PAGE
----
That the despatch from Marseilles, regarding certain remarks made by Mr. DUVAL's mechanic, did not reach the Italian authorities until after the "Carthage" had been stopped and conducted to Cagliari and could not, therefore, have caused these measures;

    That, moreover, the despatch could not in any case have afforded a sufficient reason, in the light of what has previously been said;

    Whereas, this conclusion being reached, it is not for the Tribunal to inquire whether or not the aeroplane should by its nature be included in articles of contraband, either conditional or absolute, or even to examine whether the theory of continuous voyage should or should not be applicable in this case;

    Whereas the Tribunal finds it likewise superfluous to examine whether there were, at the time of the measures taken against the "Carthage", irregularities of form, and if, in case of an affirmative reply, these irregularities were of a kind to vitiate measures which would otherwise have been legal;

    Whereas the Italian authorities demanded the surrender of the mail only that it might be forwarded to its destination as quickly as possible,

    That this demand, which apparently was at first misunderstood by the captain of the "Carthage", was in conformity with the Convention of October 18, 1907, relative to certain restrictions in the exercise of the right of capture, which, however, was not ratified by the belligerents.

    Upon the request that the Royal Italian Government be condemned to pay to the Government of the French Republic as compensation:

    1. The sum of one franc for the offense against the French flag;

    2. The sum of one hundred thousand francs as reparation for the moral and political injury resulting from the failure to observe international common law and conventions reciprocally binding upon France and upon Italy,

    Whereas, in case a Power should fail to fulfil its obligations, whether general or special, to another Power, the statement of this fact, especially in an arbitral award, constitutes in itself a serious penalty;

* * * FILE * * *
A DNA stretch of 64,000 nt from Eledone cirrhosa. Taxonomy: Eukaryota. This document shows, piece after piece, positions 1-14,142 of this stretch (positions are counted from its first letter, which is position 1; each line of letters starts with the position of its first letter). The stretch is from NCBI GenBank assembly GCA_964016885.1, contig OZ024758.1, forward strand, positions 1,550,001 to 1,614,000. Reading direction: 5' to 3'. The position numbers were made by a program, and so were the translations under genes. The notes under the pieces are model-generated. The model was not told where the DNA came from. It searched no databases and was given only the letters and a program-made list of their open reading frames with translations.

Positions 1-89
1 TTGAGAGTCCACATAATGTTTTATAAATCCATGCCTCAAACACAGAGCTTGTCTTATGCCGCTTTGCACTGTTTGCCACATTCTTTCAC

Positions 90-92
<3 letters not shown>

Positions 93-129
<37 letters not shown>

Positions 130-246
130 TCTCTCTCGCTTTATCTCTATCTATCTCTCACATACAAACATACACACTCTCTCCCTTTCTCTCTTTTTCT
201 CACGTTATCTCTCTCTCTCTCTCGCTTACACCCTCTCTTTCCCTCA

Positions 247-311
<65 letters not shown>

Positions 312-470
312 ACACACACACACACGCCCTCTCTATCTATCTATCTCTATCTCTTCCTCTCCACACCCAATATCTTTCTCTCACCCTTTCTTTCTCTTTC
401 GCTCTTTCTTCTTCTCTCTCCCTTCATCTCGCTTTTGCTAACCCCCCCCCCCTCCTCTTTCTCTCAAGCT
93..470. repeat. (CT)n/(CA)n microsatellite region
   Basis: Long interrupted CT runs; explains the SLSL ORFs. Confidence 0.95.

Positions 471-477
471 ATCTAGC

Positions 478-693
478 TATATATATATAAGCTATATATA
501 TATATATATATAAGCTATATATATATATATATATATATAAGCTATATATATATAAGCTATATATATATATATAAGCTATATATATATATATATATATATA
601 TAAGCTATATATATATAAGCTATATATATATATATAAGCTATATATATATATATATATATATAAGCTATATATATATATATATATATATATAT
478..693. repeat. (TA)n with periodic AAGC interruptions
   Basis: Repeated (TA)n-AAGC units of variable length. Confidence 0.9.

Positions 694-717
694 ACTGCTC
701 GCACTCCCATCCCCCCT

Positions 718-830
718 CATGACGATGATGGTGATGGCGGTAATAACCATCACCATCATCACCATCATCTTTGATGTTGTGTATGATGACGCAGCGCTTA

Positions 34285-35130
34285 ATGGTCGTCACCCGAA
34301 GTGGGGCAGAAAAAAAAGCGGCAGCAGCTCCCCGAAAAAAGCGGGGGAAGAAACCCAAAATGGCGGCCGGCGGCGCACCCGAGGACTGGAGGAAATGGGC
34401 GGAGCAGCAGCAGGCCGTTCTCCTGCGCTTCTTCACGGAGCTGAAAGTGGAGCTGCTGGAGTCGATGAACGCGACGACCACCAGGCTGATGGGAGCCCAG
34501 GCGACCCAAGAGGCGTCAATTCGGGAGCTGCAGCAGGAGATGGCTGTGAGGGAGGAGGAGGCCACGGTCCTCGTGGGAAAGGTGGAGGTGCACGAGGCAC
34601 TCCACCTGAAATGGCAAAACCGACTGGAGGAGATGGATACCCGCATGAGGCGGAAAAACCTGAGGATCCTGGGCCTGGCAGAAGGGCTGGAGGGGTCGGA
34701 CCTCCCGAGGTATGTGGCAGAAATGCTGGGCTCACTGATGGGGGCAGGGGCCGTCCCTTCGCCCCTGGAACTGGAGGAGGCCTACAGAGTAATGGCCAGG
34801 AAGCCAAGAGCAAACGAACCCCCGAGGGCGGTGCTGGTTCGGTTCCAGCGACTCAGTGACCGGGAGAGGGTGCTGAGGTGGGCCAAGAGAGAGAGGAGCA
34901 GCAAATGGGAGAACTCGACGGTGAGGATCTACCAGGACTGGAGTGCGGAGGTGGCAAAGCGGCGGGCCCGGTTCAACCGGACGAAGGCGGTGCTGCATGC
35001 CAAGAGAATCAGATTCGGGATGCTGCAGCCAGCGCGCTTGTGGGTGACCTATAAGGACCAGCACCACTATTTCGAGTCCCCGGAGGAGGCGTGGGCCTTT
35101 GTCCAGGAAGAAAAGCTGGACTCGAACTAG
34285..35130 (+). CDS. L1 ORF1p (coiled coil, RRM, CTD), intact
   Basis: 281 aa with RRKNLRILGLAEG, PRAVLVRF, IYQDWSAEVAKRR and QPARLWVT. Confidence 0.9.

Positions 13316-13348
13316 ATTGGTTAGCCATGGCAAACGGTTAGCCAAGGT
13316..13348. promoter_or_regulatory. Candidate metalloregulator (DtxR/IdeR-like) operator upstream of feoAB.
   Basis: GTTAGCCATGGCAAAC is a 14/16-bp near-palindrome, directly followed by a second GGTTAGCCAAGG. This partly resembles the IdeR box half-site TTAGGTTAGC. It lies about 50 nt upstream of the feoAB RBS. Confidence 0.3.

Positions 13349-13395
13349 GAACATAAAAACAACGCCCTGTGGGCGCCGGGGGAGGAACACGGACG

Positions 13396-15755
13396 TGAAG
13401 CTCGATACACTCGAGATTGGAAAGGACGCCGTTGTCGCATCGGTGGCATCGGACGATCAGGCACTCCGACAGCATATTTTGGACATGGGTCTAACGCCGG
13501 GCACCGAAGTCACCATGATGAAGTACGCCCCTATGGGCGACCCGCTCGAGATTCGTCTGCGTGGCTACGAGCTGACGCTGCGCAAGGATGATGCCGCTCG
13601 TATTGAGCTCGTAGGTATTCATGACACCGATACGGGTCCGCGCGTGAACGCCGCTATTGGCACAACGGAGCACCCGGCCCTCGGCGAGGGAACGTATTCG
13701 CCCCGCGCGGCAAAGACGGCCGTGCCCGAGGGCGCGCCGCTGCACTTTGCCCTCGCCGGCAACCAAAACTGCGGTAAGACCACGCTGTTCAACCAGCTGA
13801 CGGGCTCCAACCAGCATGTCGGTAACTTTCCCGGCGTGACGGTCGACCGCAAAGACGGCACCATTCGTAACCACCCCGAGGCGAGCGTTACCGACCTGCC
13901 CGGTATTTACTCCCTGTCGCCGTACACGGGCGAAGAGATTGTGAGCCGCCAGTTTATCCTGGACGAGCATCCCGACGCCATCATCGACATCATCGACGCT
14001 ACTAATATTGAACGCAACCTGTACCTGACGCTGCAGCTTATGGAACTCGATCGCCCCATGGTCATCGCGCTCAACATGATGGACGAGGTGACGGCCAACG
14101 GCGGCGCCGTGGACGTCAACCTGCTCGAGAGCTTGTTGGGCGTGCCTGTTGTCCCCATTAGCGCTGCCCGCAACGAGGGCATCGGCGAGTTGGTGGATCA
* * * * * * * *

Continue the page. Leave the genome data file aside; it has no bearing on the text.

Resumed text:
That this penalty is made heavier, if there be occasion, by the payment of compensation for material losses;

    That as a general rule and excluding special circumstances, these penalties appear to be sufficient;

    That also as a general rule, the imposition of a further pecuniary penalty appears to be superfluous and to go beyond the purposes of international jurisdiction;

    461
    Whereas, by the application of what has just been said, the circumstances of the present case would not justify such a supplementary penalty; that, without further examination, there is no occasion to comply with the above-mentioned request.

    Upon the request of the French Agent to the effect that the Italian Government be condemned to pay the sum of five hundred and seventy-six thousand seven hundred and thirty-eight francs, twenty-three centimes, the total amount of the losses and damages claimed by private parties interested in the vessel and its voyage,

    Whereas the request for indemnity is, in principle, justified;

    Whereas the Tribunal, after having heard the concurring explanations of two of its members, charged by it to proceed to an investigation of the said claims, has fixed the amount of indemnity due the Compagnie Générale Transatlantique at seventy-five thousand francs, the amount of indemnity due the aviator DUVAL and his associates at twenty-five thousand francs, and finally, the amount due the passengers and shippers at sixty thousand francs; or a total of one hundred and sixty thousand francs to be paid by the Italian Government to the French Government.

    FOR THESE REASONS

    The Arbitral Tribunal
    Declares and pronounces as follows:

    The Italian naval authorities were not within their rights in proceeding, as they did, to the capture and temporary seizure of the French mail steamer "Carthage".

    The Royal Italian Government shall be obliged, within three months from the present award, to pay to the Government of the French Republic the sum of one hundred and sixty thousand francs, the amount of the losses and damages sustained by the private parties interested the vessel and its voyage, by reason of the capture and seizure of the "Carthage".

    There is no reason to give effect to the other claims contained in the demands of the two Parties.